The fantastical commercial showed a man walking out of a store playing with the features of his new BlackBerry Z10 touchscreen device.
The first time he swipes the phone's screen his sweater catches fire, while the second time his lower body turns into elephant legs.
When he swipes the phone again he bursts into colourful powder before another swipe turns a crashing tanker truck into hundreds of rubber duckies.
"In 30 seconds it's quicker to show what it can't do," an announcer says at the end of the commercial.
The advertisement featured the classic soul song "Who Knows" by Marion Black, and aired in both the U.S. and Canada.
“In our debut appearance at the Super Bowl we knew that it wasn’t feasible to communicate the rich experience of BlackBerry 10," said chief marketing officer Frank Boulben in a released statement.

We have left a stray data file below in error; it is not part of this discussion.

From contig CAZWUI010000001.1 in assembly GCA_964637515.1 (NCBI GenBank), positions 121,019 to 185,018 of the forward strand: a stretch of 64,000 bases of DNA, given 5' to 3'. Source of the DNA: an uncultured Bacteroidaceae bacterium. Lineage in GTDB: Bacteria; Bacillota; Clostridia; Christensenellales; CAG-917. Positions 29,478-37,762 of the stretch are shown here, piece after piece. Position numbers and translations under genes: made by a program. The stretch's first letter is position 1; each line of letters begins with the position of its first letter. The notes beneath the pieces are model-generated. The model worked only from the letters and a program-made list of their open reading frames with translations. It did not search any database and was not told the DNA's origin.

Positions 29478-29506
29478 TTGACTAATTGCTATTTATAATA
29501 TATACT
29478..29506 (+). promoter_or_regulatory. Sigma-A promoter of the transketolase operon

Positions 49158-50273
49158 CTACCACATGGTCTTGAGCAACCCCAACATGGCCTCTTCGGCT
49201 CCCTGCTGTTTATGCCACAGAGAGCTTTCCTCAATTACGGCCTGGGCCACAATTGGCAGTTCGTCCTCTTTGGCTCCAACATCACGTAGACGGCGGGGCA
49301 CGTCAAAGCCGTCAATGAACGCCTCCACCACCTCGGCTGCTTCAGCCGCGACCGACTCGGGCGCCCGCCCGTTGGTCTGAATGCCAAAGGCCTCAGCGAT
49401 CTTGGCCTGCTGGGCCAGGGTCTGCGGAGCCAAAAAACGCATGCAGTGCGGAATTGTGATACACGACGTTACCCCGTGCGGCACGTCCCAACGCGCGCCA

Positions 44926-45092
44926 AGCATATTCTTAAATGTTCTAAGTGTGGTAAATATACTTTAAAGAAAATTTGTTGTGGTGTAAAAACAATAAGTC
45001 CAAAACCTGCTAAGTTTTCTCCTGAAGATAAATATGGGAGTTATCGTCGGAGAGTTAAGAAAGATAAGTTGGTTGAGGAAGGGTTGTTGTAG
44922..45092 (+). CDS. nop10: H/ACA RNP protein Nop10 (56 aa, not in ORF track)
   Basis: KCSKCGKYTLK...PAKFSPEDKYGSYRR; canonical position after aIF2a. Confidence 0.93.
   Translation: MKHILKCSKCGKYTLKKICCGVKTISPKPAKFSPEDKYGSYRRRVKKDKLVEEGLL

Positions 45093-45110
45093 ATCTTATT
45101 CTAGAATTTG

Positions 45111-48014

“We wanted to let people know that BlackBerry is back and that BlackBerry 10 is worth checking out."
Last week when the BlackBerry company, which formerly called itself Research In Motion (TSX:RIM), unveiled the device it spent much of the time focusing on what the features of the phone could do, such as its hub technology which acts as one place for all incoming messages, email, BBM and social media.
The company chose to stay relatively secretive about its Super Bowl commercial before the game, even though it went against the trend of releasing the ads on the Internet beforehand to drum up extra attention. Over the weekend it released three single-frame images of the commercial in an effort to keep the mystery alive.
The new BlackBerry Z10 will arrive on store shelves in Canada on Tuesday and has already made its debut in the United Kingdom.
The Super Bowl is the most-watched television event of the year, drawing 111.3 million U.S. viewers in 2012, and 8.1 million in Canada, but its commercials grab even more attention.
The event is also the most expensive event for advertisers, costing an average of $3.4 million for a 30-second spot on NBC last year, according to ratings firm Nielsen.
This year, estimates for how much CBS is charging for a 30-second spot vary wildly from between $3.6 million to $4 million. CTV declined to say how much it's charging for Canadian airtime.Suggest a correction